“Heartbreak” in the NFL: Tough lessons in leadership


Even if you did not witness the recent 2015 AFC Wild Card game, or care a thing about it, chances are you still caught wind of the Cincinnati Bengals’ devastating loss to the Pittsburgh Steelers.

“This one tops all others in terms of heartbreak,” laments Cincinnati sports columnist, John Fay.

Many football fans and analysts consider the January 10th, 2015 Wild Card game to be both a heartbreak and a disgrace due to each team’s failure to uphold standards of professional football.

If nothing else, this game illustrates how a few out-of-line individuals can hijack the mission of an entire team or business. It reminds us that strong leadership is crucial to managing talent and providing clear direction.

The Bengals-Steelers Fiasco

By and large, this was an ugly game of football between two bitter rivals, marred by unruly behavior, controversial calls and personal fouls on both sides. And for the Bengals, personal fouls  ultimately lost them the game.

Throughout the game, there was a general sense that several Bengals were playing dirty defense and treading on dangerous lines. Yet, they stayed in the game and tensions continued to mount, until at last, they blew up in the bitter end.

The Bengals managed to make a late comeback from 0-15 with “arguably one of the biggest drives in franchise history,” according to Fay. This turned the tables and gave them a 16-15 lead.

Suddenly, Cincinnati found itself on the verge of its first playoff win in 25 years.

And then, with only ninety seconds left in the game, it all fell apart. The Bengals fumbled the ball, and their defense recklessly imploded with two consecutive instances of unsportsmanlike conduct.

Those last-minute penalties cost them 30 yards, which handed the Steelers just enough yardage to get within field goal range to win the game 18-16 in the final seconds.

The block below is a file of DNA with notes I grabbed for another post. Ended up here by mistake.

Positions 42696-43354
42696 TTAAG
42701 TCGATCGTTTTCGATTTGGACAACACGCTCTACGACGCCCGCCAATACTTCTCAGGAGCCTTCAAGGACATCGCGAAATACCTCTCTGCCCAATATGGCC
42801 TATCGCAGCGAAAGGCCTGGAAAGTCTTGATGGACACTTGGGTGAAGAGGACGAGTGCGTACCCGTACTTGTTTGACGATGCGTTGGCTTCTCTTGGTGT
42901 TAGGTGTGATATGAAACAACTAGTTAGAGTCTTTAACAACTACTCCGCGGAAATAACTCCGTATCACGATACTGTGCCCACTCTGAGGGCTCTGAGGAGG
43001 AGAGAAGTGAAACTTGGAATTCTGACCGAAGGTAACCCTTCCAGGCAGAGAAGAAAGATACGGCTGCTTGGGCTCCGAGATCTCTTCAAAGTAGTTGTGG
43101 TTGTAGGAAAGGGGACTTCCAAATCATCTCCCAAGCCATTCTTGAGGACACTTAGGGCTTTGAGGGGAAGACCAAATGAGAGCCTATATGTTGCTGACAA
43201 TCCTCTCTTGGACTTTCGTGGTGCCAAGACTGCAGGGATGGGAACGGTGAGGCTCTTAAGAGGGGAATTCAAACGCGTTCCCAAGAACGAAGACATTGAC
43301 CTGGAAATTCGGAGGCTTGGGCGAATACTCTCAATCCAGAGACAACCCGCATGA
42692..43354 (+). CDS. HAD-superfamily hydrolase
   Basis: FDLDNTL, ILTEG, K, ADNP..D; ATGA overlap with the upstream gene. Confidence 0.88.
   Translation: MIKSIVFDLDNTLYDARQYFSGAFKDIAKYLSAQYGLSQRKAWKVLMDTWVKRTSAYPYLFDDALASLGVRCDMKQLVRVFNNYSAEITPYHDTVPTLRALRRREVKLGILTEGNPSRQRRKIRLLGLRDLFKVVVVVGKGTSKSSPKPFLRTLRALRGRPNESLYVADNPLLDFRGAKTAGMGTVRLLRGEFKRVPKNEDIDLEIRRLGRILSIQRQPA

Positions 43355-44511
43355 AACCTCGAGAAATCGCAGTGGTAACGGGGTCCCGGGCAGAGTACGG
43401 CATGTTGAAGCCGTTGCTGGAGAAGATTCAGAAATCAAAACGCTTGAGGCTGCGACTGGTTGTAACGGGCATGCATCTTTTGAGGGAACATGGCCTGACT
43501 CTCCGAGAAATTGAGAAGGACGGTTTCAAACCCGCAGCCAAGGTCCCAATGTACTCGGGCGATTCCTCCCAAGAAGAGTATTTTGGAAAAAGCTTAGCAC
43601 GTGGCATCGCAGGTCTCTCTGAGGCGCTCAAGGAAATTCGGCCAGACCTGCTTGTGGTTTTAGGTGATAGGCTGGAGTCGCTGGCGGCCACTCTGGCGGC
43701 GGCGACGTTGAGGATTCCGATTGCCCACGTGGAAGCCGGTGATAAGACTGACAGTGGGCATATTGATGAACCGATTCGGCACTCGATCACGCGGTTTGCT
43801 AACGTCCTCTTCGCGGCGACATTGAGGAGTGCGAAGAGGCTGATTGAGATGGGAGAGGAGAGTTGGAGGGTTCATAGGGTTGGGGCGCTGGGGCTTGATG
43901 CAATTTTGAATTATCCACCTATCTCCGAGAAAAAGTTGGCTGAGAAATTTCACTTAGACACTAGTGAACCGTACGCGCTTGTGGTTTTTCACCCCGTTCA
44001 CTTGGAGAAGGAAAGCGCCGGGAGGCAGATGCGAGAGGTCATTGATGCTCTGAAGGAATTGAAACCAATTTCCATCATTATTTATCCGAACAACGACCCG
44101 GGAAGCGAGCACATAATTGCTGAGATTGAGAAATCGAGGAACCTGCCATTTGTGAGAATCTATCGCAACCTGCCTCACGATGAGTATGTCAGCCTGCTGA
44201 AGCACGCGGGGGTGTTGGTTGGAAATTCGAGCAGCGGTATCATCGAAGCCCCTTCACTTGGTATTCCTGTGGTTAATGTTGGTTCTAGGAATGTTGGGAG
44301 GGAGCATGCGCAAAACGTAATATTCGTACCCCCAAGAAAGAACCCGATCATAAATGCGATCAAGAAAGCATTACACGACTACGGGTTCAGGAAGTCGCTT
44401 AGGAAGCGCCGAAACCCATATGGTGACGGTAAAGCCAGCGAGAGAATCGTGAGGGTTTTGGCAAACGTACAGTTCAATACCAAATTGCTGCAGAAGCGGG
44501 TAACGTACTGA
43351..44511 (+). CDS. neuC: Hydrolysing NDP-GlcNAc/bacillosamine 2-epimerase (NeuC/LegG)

Both franchises—the Bengals and the Steelers—have been seriously questioned in the aftermath of the game, though largely in terms of Bengals’ own self-destruction. This self-destruction, on home turf no less, boiled down to an avoidable lack of professionalism and discipline.

At the end of the day, standards of professional sportsmanship were permitted to fall by the wayside, resulting in a defeat that was also an embarrassment. In fact, even off of the field, the Bengals couldn’t resist celebrating the fall of the Steelers to the Broncos the following week, and made it quite public via social media.

The Importance of Leadership

There has been, and will no doubt continue to be, fine-tuned discussion over who was truly at fault, but it was ultimately the leadership—coaches, owners and management—who will be held responsible for team results and conduct. They must establish and uphold standards and values. The failure to do so cost them more than just a game.

The Pitfalls of Leadership

The Cincinnati Bengals’ Vontaze Burfict is our case and point because his personal conduct hijacked team results. He has proven himself to be a highly talented athlete and yet a dangerous liability. His strength on the field helped bring the Bengals back into the game, but his reckless and undisciplined conduct ensured their downfall.

Talent can be counterproductive, even disastrous, if it wanders out of step with an organization’s shared values and mission. {click to tweet this}